Woe Is Me! “I Get Jealous When My Friends Hang Out With Others. Will I End Up Friendless?”
Woe Is Me! is a series in which The Swaddle team indulges your pity party with advice you’ll probably ignore.
“I currently have no best friends. Every time I become friends with someone, I want them all to myself, and I get jealous when they talk to someone else or have a good time with them. This friendship jealousy pattern has been following me all my life.”
— You (platonically) belong to me
DR: Sorry to break this to you, but yes, I think there’s a possibility you might end up friendless — or, your friends will have to walk on eggshells around you to ensure they don’t accidentally reveal anything about having (fun with) other friends around you. Even if it’s the latter, you can imagine how unfulfilling your friendships might be for everyone involved, right?
Look, I don’t think you’re a bad person for finding yourself falling into this pattern over and over again; most of us have certain hangups and insecurities in life that manifest in the form of harmful patterns with varying degrees of toxicity. But it’s possible to work on them, too — now that you’ve recognized a pattern, perhaps, the next step could be trying to understand what makes you react thus. Once you’re able to process that — through guidance from a therapist, plain old introspection, or both — you might just be able to break the pattern.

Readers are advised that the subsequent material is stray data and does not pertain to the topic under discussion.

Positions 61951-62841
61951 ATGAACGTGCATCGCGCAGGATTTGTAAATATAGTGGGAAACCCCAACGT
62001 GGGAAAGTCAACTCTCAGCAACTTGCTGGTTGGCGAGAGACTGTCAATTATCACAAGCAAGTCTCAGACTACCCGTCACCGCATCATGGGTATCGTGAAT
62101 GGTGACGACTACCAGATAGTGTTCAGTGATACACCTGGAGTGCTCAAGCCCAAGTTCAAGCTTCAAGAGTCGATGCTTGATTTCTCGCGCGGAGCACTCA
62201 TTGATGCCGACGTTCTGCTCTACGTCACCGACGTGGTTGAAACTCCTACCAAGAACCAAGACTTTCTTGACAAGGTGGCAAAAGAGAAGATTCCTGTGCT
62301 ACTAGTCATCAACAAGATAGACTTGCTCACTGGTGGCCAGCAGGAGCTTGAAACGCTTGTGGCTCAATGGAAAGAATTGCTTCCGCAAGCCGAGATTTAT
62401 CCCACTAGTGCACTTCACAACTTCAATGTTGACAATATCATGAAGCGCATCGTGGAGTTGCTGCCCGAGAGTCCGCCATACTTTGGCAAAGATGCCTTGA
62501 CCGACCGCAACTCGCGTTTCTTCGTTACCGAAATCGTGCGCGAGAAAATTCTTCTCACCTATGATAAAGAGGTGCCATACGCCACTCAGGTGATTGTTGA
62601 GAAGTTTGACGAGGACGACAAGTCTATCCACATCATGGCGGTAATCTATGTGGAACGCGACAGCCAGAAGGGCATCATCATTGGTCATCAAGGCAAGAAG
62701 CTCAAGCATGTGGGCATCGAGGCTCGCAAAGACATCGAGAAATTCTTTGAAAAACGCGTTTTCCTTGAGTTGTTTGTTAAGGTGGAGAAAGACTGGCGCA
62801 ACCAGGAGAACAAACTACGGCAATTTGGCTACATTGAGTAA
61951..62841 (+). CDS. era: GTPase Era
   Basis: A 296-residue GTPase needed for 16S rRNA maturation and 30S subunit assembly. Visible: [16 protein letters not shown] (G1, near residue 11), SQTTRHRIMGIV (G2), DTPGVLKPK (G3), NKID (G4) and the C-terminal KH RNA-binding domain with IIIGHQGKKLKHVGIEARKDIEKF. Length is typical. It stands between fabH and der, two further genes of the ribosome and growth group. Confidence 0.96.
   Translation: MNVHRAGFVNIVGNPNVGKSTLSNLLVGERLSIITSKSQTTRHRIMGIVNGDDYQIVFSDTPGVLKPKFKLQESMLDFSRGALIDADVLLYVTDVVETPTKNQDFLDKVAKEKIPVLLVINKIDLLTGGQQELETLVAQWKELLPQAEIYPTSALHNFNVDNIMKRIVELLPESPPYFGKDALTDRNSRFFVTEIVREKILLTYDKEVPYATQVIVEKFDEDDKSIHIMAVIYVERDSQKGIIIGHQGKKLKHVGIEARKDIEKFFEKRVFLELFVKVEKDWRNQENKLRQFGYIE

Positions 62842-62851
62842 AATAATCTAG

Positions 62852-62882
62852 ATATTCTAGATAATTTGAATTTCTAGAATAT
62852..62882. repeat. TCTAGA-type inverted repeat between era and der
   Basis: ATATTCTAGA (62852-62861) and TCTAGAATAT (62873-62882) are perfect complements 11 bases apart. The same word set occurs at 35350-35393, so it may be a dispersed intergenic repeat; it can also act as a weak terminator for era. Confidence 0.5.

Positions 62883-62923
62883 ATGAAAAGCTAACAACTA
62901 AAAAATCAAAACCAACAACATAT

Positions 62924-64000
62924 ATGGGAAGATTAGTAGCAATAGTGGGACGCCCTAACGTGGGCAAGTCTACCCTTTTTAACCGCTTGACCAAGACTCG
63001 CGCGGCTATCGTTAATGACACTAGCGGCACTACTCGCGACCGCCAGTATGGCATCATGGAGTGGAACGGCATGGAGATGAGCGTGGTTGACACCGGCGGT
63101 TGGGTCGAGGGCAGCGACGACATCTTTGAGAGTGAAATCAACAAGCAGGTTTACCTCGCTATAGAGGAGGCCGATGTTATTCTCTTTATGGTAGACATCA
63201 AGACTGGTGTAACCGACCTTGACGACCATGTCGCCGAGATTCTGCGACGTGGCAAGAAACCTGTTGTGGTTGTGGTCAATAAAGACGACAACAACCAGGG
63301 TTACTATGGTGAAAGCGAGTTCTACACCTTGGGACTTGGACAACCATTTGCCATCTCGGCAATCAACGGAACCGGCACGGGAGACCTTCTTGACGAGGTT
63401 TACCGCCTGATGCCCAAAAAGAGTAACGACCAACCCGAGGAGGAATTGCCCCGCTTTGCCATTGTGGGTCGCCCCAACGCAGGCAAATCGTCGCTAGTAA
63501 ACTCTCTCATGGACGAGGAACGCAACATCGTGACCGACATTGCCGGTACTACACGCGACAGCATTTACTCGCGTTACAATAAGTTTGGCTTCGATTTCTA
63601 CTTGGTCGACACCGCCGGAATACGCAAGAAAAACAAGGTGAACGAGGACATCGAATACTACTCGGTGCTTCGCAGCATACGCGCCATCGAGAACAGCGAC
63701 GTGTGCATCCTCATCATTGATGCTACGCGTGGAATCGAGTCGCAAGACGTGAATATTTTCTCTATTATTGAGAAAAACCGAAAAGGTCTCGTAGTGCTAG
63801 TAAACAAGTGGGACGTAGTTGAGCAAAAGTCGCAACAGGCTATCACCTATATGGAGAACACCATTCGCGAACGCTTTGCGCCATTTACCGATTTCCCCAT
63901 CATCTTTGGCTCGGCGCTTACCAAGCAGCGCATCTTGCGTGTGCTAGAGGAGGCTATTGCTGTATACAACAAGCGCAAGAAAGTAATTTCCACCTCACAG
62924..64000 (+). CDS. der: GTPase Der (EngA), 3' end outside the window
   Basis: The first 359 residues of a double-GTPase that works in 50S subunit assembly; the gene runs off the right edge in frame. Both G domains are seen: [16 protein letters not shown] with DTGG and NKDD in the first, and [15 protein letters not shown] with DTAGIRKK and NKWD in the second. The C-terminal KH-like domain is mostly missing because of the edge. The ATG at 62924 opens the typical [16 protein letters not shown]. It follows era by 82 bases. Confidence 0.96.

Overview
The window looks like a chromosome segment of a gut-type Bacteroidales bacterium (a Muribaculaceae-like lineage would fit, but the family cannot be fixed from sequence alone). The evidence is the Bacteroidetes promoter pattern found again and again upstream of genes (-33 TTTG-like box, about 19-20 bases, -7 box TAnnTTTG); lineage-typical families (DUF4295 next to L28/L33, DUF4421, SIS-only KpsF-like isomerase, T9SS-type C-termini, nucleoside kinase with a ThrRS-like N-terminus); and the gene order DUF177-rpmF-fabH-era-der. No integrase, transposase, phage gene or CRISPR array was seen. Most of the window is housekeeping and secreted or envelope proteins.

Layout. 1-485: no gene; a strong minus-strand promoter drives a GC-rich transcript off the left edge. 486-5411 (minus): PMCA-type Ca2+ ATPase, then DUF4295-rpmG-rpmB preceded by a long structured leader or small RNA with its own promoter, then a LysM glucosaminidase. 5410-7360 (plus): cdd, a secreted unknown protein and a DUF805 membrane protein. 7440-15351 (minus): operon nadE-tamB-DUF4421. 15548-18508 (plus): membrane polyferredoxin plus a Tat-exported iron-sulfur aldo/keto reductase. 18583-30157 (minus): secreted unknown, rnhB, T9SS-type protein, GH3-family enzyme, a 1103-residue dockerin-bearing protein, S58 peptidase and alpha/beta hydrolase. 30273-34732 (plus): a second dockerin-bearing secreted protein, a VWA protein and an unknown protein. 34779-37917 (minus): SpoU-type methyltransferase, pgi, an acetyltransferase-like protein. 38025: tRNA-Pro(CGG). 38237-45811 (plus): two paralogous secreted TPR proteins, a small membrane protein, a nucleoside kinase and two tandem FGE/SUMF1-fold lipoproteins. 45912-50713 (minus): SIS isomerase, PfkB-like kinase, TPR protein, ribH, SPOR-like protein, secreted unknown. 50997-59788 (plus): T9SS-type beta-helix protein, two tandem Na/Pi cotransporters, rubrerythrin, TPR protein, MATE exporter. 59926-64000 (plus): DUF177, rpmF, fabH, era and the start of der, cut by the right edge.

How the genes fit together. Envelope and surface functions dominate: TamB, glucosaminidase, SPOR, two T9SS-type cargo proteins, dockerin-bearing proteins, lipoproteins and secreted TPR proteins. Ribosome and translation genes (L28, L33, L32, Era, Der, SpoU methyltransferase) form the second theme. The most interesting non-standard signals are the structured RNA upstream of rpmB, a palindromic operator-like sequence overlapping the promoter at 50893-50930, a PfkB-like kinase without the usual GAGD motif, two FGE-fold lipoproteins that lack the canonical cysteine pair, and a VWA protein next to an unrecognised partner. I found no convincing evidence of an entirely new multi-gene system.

DD: I think it’s kind of natural to feel a little discomfort when you find the nature of a relationship with someone changing because of the introduction of a new person in their life. But at the same time, I think it’s important to remember that you are your own person, and it’s not necessary that someone new in your friend’s life is your replacement.
RN: I’d say, yes, you may end up friendless — but at the same time, I’m aware it’s not easy to simply stop being jealous because of it. One way of looking at your jealousy is your immense love for your friends — you enjoy their company so much that you feel possessive of it. You’re either seeing the best in them — you see the amazing things they have to offer, misdirecting such a wonderful feeling as jealously. Or, it’s possible that this whole thing is actually about you being self-centered, and has nothing to do with them. It’s now on you to figure out which one it is — why is it that you feel so possessive about your friends? Is it because you crave their company for who they are, or are you inherently afraid of your own loneliness? These are scary questions to ask of oneself but there comes a point when one must, and proceed to course-correct. But above all, for your own sake, please stop embarrassing yourself with the outward jealousy and deal with it privately — the neediness you’re exhibiting while wanting to keep your friends closer is actually super-backfiring and it’s not a good look.
I would say, if you have been a good friend in the past, give yourself enough credit and trust that you bring more than enough to the table in the friendship. Also, we’re all allowed to have multiple support systems, so maybe making peace with the fact that your friend is entitled to that as much as you are, might help.
AS: It is perhaps understandable to feel this way. However, we need to understand that jealousy is not good for our health, and it has immense potential to disturb our mental peace. Hence, maybe looking at the situation with a slightly different lens can help you navigate it better, and can help you curb the intense feelings of jealousy. Say, unless they are horrible people with irredeemable traits and histories, what is really stopping the friends of your friends from being your friends, too? Go ahead, try to get to know them, and forge new friendships. After all, the more the merrier!